election.

GUAM STOPOVER:

r

Nixon en route to
China; hotline likely

FEB. 18, 19-8:30

FEB. 20-2:30

Residential College Auditorium

ADULTS $2

STUDENTS $1

Tickets available at: Stangers, Jacobsons, and at
the door

HONOLULU (A') - President
Nixon and his party left Hono-
lulu last night for Guam, onenof
his last stops before reaching
mainland China.
After an overnight stay on
Guam, the Nixons will fly to
Shanghai to pick up a Chinese
navigator and go on to Peking
for the summit talks.
Press secretary Ronald Zieg-
ler emphasized yesterday that no
dramatic results should be ex-
pected from the President's
meetings with Chairman Mao
Tse-Tung and Premier Chou En-
Lai.
However, he quoted Nixon as
saying he wants to set up "an
ongoing communications belt"
between Washington and Pek-
UI
Saturday and Sunday
SATYAJIT RAY'S
THE MUSIC
ROOM
Dir. Satyajit Ray, 1965.
Indian, Bengal; subtitled.
Story of India's aristo-
cracy with music by Ravi
Shankar.

ing which has been isolated from
normalrcontact with Americans
for more than 20 years.
Ziegler neither confirmed nor
denied speculation that the Nix-
on visit might produce a capi-
tal-to-capital hotline similar to
that between Washington and
Moscow.
The United States, however, is
laying the groundwork for the
potential establishment of such
a link by granting RCA Corp. a
license to export to China a
permanent ground station that
would multiply China's commu-
nications with the rest of the
world.
The Michigan Daily, edited and man-
aged by students at the University of
Michigan. News phone: 764-0552. Second
class postage paid at Ann Arbor, Mich-
igan, 420 Maynard Street, Ann Arbor,
Michigan 48104. Published daily Tues-
day throughSunday morning Univer-
sity year. Subscription rates: $10 by
carrier. $11 by mail.
Summer Session published Tuesday
through Saturday morning. Subscrip-
tLion rates: $5 by carrier, $6 by mail.

Explaining the shift in air at-
tacks from Vietnam to Laos, one
military source said, "During the
dry season, the Ho Chi Minh trail
is the most lucrative target."
SThe 10 tactical air strikes in
South Vietnam during a 24-hour
period ending yesterday morning
was about the average number of
raids in the South for the four
months prior to Feb. 9.
After that date, the air strikes
reached an average of 150 a day.
The command said the increased
air strikes were designed to coun-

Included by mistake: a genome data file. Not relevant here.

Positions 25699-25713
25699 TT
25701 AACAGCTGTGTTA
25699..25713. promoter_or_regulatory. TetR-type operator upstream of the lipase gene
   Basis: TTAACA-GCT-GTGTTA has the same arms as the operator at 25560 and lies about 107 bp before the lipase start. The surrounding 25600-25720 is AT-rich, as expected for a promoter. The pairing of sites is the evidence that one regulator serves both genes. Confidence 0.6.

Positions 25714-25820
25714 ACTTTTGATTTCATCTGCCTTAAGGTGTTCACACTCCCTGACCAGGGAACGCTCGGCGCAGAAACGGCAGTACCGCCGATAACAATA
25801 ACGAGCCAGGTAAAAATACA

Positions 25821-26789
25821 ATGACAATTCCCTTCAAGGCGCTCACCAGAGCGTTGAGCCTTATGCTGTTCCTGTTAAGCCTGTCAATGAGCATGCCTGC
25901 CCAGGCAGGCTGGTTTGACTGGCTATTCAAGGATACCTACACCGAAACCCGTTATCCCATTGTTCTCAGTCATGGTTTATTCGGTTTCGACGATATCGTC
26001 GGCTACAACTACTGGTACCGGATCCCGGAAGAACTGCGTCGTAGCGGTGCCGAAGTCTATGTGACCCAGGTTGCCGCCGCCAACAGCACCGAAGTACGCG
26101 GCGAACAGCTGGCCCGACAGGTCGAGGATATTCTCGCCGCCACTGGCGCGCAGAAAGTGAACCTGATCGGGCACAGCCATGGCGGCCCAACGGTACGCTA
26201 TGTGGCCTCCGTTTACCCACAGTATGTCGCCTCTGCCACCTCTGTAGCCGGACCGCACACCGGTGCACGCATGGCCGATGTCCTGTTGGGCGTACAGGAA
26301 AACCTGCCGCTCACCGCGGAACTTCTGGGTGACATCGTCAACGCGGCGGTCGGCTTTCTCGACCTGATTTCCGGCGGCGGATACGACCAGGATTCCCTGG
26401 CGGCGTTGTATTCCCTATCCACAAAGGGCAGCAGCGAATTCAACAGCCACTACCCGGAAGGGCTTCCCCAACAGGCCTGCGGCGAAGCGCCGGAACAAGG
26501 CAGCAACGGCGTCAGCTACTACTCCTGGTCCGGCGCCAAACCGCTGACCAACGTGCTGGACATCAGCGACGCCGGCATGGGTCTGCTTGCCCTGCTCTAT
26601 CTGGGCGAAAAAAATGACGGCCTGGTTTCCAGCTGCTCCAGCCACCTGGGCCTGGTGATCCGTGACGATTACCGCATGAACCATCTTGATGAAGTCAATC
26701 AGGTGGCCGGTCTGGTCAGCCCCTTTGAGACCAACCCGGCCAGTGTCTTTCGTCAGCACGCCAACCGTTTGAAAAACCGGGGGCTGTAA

ter a Communist buildup along the
western borders of South Vietnam.
The Viet Cong radio reported
that five American pilots who were
shot down in raids over North Vi-
etnam this past week were pre-
sented at a news conference in
Hanoi yesterday.
The pilots were identified as Lt.
R a 1 p h Galati, Capt. William
Shwertfager, Capt. Kenneth Frase
or Fraser, Capt. James Cutter, and
Capt. Edwin Hawley. No home
towns or serial numbers were giv-
en.
The U.S. Command, although
acknowledging t h r e e fighter-
bombers were shot down over the
North last Wednesday and Thurs-
day, declined coment
However, the Pentagon confirm-
ed the five were missing.

Northern Ireland Protestants sign-
ed up yesterday in an armed mili-
tia pledged to fight any move to-
ward a united Ireland.
At one enrollment, Billy Hull,
veteran labor union chief and lea-
der of the Protestant hard-line
Ulster Vanguard movement an-=
nounced, "We will fight to stay
British, and when I say fight, I
mean exactly that."
British authorities view the Van-
guard movement as the beginning
of the long fore-told Protestant
backlash against the fight by the
outlawed Irish Republican Army to
bring Ulster under control of the
nainly Roman Catholic Irish Re-
public.
The movement adheres to the
principle of Protestant rule, veto-
ing British suggestions that the
province's domestic parliament be
reorganized to give the Roman
Catholic minority a guaranteed
place in government.
Meanwhile, across the province
violent incidents were reported. In
Londonderry, a British soldier shot
in the head by a sniper was re-
ported in critical condition.
In Belfast, terrorists planted a
dummy body packed with explo-
sives. When an army patrol went
to inspect the "body',, it exploded
and the troops came under fire.
One civilian was reported in-
jured.

$1-3 PREVIEWS TUES. & WED.

A/i . Il/ !r

La;I7

"A DELIGHTFUL COMEDY !"
(Geo. White-Head, Eugene O'Neill Foundation)

PLUS A SHORT:
SATYAJIT RAY
ARCHITECTURE
AUDITORIUM
7 and 9 p.m. 7

4 PERFORMANCES
Thurs.-Sun., Feb. 24-27

JI l

,! 1

N1: ISM

5c

i I

I

the ann arbor film cooperative

I

HELD OVER! Special additional engagement of KEN RUSSELL'S
WOMEN IN LOVE
with GLENDA JACKSON (Academy Award: Best Actress), OLIVER REED, ALAN BATES

I

MONDAY !-February 21st-2 SHOWINGS ONLY !